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Cancer Res. 1993 Aug 15;53(16):3667-9.

p53 mutation does not correlate with radiosensitivity in 24 head and neck cancer cell lines.

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  • 1Department of Radiation and Cellular Oncology, University of Chicago Hospitals, Illinois 60637.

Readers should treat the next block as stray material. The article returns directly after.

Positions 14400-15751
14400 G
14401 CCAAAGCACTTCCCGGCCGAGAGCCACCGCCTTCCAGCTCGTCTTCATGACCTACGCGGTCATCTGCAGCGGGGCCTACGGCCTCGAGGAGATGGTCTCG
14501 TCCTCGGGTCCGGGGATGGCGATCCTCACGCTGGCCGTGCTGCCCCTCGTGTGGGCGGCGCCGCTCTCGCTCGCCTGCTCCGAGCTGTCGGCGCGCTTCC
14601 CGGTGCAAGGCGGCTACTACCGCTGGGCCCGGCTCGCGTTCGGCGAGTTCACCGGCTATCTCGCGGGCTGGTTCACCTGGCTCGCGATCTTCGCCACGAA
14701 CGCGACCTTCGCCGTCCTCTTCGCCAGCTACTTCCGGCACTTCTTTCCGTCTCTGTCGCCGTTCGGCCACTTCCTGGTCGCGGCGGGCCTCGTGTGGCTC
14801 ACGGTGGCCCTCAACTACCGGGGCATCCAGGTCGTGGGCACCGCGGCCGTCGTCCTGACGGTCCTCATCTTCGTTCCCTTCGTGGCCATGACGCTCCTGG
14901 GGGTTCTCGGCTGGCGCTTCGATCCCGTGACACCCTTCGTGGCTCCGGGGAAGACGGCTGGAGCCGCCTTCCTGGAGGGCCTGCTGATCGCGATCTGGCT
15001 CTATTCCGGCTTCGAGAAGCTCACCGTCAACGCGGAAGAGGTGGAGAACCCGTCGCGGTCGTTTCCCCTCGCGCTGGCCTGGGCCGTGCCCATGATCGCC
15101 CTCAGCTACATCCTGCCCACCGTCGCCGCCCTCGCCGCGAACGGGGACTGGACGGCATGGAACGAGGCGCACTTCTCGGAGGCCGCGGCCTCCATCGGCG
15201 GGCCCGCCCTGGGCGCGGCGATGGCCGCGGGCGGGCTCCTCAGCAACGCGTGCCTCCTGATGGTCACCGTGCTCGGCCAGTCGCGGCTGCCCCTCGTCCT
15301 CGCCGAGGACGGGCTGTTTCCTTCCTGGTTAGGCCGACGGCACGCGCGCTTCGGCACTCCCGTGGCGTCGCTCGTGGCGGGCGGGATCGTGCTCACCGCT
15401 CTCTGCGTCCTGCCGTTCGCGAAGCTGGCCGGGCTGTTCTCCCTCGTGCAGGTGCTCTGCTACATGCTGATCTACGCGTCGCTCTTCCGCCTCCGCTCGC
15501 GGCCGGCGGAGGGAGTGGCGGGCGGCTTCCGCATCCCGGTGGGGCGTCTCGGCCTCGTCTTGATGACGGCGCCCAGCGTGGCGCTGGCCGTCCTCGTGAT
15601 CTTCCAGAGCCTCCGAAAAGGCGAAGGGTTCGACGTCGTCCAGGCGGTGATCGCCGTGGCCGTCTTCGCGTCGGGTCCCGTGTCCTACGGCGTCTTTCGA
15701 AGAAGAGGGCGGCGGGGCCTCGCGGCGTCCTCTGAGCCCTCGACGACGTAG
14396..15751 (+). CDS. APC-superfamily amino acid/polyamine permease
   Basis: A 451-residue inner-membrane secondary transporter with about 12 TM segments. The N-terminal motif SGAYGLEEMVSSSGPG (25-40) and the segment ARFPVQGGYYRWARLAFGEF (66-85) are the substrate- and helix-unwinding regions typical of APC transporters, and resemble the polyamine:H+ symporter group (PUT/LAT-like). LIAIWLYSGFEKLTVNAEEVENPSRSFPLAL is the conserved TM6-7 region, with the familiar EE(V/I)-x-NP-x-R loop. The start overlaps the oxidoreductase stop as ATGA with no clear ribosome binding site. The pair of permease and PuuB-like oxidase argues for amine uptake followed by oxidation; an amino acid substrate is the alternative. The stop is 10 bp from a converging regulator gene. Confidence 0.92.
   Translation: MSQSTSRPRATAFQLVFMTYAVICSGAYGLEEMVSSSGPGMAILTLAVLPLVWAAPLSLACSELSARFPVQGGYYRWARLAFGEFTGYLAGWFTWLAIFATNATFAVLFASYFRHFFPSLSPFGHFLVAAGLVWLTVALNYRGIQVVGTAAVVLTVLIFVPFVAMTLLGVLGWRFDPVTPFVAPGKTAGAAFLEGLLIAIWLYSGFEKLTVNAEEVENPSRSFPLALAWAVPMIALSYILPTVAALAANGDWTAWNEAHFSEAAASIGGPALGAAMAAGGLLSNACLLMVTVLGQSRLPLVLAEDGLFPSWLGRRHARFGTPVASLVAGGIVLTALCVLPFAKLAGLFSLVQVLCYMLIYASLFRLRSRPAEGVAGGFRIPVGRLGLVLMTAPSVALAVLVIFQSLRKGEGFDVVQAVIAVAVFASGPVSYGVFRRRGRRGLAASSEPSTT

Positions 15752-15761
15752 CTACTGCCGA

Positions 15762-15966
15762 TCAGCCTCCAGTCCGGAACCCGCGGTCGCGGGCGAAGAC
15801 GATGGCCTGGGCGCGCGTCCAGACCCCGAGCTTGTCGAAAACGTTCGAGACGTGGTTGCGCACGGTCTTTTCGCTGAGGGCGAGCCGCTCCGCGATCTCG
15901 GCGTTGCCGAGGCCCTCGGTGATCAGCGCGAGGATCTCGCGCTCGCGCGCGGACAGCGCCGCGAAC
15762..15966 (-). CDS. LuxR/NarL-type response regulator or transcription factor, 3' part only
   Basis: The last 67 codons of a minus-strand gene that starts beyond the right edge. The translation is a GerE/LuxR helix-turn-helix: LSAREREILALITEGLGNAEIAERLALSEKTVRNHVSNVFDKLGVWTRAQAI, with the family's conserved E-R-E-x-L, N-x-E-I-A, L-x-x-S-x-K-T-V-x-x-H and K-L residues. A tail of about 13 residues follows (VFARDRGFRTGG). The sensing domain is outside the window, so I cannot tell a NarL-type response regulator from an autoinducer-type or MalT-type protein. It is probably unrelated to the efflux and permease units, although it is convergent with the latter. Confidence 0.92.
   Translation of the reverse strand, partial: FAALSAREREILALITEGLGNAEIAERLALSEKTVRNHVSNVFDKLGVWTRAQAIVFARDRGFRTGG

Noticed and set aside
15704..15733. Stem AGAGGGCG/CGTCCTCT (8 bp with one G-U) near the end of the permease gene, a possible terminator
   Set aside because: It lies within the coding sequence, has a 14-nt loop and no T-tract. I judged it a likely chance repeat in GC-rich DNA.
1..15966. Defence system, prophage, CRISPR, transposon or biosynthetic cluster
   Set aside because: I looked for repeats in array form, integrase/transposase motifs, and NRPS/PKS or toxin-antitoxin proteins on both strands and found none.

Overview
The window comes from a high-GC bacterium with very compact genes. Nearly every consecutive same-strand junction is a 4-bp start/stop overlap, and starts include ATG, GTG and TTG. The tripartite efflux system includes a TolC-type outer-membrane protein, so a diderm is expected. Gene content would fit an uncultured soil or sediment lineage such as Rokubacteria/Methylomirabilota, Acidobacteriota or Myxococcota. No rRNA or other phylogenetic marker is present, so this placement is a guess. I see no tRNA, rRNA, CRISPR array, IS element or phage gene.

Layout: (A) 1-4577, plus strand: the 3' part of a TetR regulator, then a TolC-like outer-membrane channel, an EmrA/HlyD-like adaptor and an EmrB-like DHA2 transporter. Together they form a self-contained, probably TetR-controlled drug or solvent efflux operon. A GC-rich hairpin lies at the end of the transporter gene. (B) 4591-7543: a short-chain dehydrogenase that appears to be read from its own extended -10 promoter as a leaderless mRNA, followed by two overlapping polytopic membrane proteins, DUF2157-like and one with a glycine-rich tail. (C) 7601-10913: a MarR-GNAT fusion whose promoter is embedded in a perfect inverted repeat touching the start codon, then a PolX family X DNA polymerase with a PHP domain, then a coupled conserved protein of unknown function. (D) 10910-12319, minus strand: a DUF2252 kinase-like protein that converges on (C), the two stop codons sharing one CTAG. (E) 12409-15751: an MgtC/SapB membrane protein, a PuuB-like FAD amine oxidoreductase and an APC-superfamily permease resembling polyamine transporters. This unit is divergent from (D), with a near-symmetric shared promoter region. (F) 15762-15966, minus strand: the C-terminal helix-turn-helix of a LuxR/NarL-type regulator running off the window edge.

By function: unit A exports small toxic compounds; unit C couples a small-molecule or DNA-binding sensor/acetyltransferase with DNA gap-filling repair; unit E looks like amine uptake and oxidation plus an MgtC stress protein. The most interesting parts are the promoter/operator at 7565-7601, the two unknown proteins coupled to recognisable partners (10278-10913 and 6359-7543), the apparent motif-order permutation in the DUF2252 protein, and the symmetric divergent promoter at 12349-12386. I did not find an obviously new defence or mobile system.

The molecular basis of tumor response to therapeutic radiation is poorly understood. Recent evidence suggests the p53 tumor suppressor gene may be involved in production of the G1 arrest seen following DNA damage by X-irradiation. It has further been proposed that tumor cells lacking the p53 checkpoint function are likely to be more sensitive to cell killing by X-irradiation because these cells enter S phase despite unrepaired DNA damage. We tested the hypothesis that tumor cells with p53 mutations are more radiosensitive by correlating the in vitro surviving fraction at 2 Gy with the mutational status of 24 head and neck squamous cell cancer cell lines. p53 mutations were present in 15 of 24 (63%) of tumors; all were homozygous changes occurring within exons 5-9. The surviving fraction at 2 Gy for the group with mutations was 0.568 compared to 0.507 for tumors without mutations (P = 0.28, Mann-Whitney test). Furthermore, no association between radiosensitivity and mutational type, codon location, or predicted amino acid alteration was noted. Our data do not support the hypothesis that p53 gene alteration predisposes tumor cells to increased cell killing via radiation.

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